Sunday, November 8, 2009

Count On It

Blog post # 12:

First, another whimsical picture, so as to continue the theme (whimsy) from the last blog post:

This picture seems unoriginal to me, in that I swear I have seen rainbow-ladybugs somewhere sometime before I made the picture.

And though the picture is whimsical, I do not feel like joking today. (Or more accurately, I can't remember any of my jokes right now.)

Hmmm. Okay, here are two dumb jokes that I think most people who know me have already heard:

Why was the cigarette smoking-mad????

Because it was the butt of this joke!...


What happened to the square-shaped car when it got in an accident?

It became a wreck-tangle!....


Okay, something of more substance:


When I think of truth, I do not think of what people usually refer to by the word "Truth": something that is believed to be true just because someone else said it was true. (As in, ""THE Truth"", thunderclap!)

I instead define the truth as that which is real, whatever that is, whether I believe in it or not.
I think that was the original definition of truth. So, you could say I am a Platonist -- where Platonism is a mathematical philosophy that states that mathematical objects (shapes, numbers, theorems, etc) exist outside of the human perception of them. (They are REAL, even if we are not.)

So, I think that 'what is' exists outside of human understanding.

But... quantum physics states that the observer is an important element in the nature of what is observed. But even then, quantum physics itself exists outside of our understanding of it. Or does it?

And in any case, the observer only has miniscule affect on what is observed. Yet, in some situations (Schrodinger's Cat, for example [Google it]), the observer is indeed very important to the observation and to the REALITY of what is observed.

*(Hmmmm... Maybe liberals observe Schodinger's Cat as dead, and conservatives see it as alive... or vice versa, or versa vice.)


Okay, I swore I would not post math ever on this blog, but I want to post this "guess the number sequence puzzle" here anyway.

(Really simple math.)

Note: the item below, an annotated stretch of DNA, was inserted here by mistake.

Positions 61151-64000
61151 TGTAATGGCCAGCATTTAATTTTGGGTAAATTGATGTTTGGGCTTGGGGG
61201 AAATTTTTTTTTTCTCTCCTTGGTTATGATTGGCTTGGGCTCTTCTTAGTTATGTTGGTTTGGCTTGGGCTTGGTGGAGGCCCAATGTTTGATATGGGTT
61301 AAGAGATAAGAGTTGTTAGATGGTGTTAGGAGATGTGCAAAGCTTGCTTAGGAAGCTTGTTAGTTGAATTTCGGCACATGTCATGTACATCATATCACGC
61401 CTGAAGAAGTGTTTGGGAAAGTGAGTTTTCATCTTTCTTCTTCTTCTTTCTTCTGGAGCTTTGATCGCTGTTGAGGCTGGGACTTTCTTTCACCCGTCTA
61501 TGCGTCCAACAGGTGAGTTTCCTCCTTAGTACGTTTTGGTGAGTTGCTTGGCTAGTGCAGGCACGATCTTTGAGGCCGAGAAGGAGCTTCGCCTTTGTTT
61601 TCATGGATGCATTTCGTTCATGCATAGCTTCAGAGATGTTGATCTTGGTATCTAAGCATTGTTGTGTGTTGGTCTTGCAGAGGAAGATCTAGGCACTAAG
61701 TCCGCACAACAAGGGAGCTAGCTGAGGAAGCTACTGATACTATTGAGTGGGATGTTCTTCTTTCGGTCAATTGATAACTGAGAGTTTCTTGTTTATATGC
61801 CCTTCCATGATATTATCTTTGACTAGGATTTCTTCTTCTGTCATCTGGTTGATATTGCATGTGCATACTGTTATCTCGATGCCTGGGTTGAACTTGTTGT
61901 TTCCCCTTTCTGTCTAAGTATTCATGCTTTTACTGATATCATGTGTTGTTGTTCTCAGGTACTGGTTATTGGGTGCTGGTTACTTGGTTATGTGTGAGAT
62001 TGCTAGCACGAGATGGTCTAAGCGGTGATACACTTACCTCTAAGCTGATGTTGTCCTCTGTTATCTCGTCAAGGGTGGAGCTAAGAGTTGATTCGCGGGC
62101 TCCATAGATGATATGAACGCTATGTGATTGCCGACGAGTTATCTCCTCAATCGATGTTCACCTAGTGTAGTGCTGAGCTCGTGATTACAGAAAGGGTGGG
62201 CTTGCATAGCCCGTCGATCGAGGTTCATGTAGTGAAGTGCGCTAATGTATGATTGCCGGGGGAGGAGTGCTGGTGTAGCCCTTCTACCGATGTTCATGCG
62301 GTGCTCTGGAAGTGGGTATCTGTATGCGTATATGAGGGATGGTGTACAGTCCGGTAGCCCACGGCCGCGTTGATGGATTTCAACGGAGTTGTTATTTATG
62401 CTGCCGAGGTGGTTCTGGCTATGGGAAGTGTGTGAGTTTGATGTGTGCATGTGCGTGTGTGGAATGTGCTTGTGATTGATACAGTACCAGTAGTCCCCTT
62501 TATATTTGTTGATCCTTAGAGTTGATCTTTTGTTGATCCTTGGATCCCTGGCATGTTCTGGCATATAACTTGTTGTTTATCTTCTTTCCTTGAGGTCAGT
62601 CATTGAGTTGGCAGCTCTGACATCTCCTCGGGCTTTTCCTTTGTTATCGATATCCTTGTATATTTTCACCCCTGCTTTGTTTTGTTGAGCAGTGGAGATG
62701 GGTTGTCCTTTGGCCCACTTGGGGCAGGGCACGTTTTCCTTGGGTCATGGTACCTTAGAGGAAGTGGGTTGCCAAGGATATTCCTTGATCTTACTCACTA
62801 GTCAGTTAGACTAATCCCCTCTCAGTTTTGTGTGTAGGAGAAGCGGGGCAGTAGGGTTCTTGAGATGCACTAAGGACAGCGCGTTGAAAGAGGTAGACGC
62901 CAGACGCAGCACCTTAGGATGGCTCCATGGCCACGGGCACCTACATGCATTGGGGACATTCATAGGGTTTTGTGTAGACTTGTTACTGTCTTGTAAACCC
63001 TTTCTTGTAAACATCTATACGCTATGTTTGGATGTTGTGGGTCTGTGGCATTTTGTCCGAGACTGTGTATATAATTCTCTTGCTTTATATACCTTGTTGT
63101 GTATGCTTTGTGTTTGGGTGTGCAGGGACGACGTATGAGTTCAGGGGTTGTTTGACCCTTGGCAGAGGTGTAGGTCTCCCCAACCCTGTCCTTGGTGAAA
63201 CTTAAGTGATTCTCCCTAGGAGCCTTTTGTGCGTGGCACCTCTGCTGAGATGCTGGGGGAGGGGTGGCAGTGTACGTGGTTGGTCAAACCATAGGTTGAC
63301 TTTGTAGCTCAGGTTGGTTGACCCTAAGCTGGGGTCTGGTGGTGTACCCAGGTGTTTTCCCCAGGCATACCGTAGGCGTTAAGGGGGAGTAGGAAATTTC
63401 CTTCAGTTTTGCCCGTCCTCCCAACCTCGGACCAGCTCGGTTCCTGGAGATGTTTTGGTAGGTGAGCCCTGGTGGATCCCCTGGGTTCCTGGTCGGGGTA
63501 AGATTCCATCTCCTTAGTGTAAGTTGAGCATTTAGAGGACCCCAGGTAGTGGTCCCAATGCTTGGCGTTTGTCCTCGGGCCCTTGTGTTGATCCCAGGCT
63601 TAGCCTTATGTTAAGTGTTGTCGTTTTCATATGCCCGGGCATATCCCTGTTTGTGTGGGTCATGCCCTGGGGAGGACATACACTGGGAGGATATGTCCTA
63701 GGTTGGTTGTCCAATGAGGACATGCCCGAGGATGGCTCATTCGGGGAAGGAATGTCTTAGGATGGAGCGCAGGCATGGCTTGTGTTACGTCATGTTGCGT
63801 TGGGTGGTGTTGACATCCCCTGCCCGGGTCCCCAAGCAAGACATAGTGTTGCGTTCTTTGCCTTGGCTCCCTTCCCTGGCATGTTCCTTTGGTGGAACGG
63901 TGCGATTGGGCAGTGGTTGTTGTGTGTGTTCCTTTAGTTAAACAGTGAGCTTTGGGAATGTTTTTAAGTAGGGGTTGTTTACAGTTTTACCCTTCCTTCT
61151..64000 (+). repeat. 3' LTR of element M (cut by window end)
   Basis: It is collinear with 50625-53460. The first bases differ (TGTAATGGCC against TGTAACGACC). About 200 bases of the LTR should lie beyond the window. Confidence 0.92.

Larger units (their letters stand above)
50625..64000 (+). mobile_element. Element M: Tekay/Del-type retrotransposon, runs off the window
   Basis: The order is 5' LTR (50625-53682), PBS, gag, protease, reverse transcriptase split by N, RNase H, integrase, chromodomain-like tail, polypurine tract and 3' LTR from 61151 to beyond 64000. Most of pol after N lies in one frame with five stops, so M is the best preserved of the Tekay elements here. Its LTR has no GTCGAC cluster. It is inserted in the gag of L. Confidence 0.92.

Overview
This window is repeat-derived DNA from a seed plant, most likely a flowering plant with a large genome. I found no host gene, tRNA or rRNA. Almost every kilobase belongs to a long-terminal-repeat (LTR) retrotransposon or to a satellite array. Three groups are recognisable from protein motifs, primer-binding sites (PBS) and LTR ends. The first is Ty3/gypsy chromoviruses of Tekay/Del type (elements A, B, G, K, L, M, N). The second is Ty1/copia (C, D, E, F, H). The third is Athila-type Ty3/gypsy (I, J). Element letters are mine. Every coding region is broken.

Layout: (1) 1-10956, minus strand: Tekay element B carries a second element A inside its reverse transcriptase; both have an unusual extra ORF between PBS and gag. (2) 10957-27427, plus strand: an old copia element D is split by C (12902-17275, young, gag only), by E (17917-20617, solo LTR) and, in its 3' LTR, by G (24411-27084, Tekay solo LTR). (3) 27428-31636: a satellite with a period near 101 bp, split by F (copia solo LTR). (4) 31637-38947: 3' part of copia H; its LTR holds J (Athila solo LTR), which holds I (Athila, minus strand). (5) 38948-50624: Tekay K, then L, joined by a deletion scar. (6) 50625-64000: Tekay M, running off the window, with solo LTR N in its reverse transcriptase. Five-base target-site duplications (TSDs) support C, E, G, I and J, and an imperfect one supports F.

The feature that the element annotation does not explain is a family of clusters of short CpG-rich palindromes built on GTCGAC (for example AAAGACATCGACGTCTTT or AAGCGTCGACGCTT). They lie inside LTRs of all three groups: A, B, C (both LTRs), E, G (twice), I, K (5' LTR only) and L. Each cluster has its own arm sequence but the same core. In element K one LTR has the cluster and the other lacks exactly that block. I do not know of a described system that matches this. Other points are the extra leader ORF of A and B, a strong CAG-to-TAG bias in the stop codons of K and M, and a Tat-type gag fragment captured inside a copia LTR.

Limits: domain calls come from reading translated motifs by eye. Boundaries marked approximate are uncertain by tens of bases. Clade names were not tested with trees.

Here are the starting terms of a number sequence:

1, 1, 2, 4, 2, 6, 2, 12, 2, 10, 2, 34, 2, 14, 2, 20, 2, 24, 2, 54, 2, 22, 2, 70, 2, 26, 2, 46, 2, 46, 2, 36, 2, 68, 2, 94, 2, 38, 2, 74, 2, 62, 2, 70, 2, 138,....

Now, as with all these "guess the sequence" IQ-test-style questions, there are an INFINITE number of descriptions for the sequence (of a finite number of terms) that are valid.
But, try anyway to find the rule that generates this sequence.

If you discover a rule that pops out the sequence I gave, whether it is what I intended or not, then you still win.

Here are some clues:

*All odd-numbered (odd-indexed) terms, not including the first, are equal to 2.
*All terms, except the first two (which are both 1), are even.
*The intended rule uses only addition and involves division somehow.
*The n-th term is computed using terms that occur earlier in the sequence, and uses the value of n somehow.

I have given too many clues. I will post the answer in a few days in the comments to this post. I doubt anyone will try to solve this, but maybe YOU will try to solve this and succeed!


Leroy Quet


Anonymous said...

This is Leroy (me) posting anonymously.

The answer is that the first term is 1 (obviously), and after that the nth term is the sum of the previous terms that divide n.

For example:
Among the first 7 terms, the terms which divide 8 are 1, 1, 2, 4, 2 and 2.
So the 8th term = 1+1+2+4+2+2 = 12.

Did anybody try to solve this?

Anonymous said...

I think that Platonic concept came from Pythagorus, don't quote me on that